Is the planet in dire straits?

The Berring Straits Project asked designers to imagine an element to connect the Russia and the United States. A peace bridge perhaps? Off Architecture were awarded second place for this imagining of a sometimes occupied space between two parallel 10 metre walls.

As architects contemplate the perils of global warming marine architecture is emerging as a serious discipline. However the genesis of this architectural discipline can be found in iconic structures such as the Miami Marine Stadium designed by Candela in the early 1960s. The stadium is expected to achieve landmark listing status.

Obviously, marine architecture presents a new challenge to the land-scape profession because imagining a sea-scape and the propogation of corals and algae in the enclosed gardens – hortus conclusus – of the ocean is conceptually different.

In the petrified seagarden, Richie Park, we are challenged to rethink our ideas about the natural boundaries between land and sea.

Yet, in explorations of the seaside, are potentially the sparks of inspiration for seagarden designers.

4 thoughts on “Is the planet in dire straits?

  1. Tom Turner

    Apart from its economical use of land, I wonder how marine architecture rates in its overall use of resources. I can’t help thinking it makes extravagant use of embodied and disembodied energy. But perhaps it should be compared with coastal land – which tends to have higher ecological, visual, commercial etc values than interior land.

  2. Christine

    With all things in design the overall use of resources in a project can vary considerably.
    [ ]

    For example is choosing timber:

    What timber species? For what purpose? Are its qualities the most suitable given all the parametres? From where has it been sourced? Is the forest a potentially important sink/habitat? How is the forest managed? What are the labour and trade practices involved? How has the timber been harvested, handled and transported? What other alternatives were available? etc.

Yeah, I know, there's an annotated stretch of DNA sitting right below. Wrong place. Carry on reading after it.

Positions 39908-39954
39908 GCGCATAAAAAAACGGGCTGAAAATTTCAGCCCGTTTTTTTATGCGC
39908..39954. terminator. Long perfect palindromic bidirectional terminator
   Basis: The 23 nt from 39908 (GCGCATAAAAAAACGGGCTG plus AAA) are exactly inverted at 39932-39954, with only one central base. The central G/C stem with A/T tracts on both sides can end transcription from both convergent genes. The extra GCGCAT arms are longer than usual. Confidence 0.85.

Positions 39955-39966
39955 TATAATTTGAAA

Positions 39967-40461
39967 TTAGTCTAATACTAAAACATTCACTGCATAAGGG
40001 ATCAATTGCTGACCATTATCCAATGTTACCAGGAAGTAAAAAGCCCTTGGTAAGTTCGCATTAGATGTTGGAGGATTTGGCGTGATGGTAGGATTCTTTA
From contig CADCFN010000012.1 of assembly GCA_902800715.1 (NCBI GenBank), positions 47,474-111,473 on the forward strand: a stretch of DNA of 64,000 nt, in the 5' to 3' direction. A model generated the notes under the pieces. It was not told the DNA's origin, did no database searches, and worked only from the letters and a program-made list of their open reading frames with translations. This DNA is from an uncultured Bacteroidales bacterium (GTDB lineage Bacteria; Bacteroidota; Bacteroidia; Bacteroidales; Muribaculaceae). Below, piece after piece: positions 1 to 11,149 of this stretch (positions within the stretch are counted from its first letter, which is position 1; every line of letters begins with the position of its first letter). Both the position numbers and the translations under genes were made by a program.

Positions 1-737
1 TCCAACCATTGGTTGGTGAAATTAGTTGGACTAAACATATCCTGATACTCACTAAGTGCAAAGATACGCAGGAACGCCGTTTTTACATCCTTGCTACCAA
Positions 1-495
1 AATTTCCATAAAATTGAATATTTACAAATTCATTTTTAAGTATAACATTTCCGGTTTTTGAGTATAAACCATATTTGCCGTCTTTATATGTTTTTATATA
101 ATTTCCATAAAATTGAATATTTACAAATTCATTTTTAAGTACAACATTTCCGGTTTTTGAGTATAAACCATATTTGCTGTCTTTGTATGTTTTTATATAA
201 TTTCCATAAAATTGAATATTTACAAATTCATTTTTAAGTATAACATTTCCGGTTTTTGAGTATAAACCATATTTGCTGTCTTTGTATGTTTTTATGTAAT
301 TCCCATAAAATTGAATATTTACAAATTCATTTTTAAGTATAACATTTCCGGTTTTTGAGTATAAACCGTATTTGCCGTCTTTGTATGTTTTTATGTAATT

I don’t think the difference between the efficient use of resources and the use of renewable and recyclable resources has been made strongly enough.

    Nor has the full resouce profile necessarily been considered within a cost/benefit analysis.

    With coastal erosion and rising sea levels becoming more frequent sustainability problems, designing for a retreating shorelines and submergable structures might become increasingly viable.

    It is also interesting to consider how the ancient Egyptians structured their working programme
    (pyramid building/agriculture) around the cyclical flooding of the Nile.

    Perhaps we could pay greater attention to the cycles of nature again within our designs rather than trying to smooth out environmental differences?

  3. Tom Turner

    That is a very good point about coastal retreat, especially if it has to practiced on the scale of a country like Bangladesh. Also, the old walled cities of China functioned as flood-protection works in times of flood.
    Your point about renewable resources extends to recyclable resources: perhaps we could find ways of recycling plastics to make the bouyancy sections of inhabitable islands. It would be better than landfill.
    The Egyptians worked on temples on the edge of the flooded land during the season of inundation.


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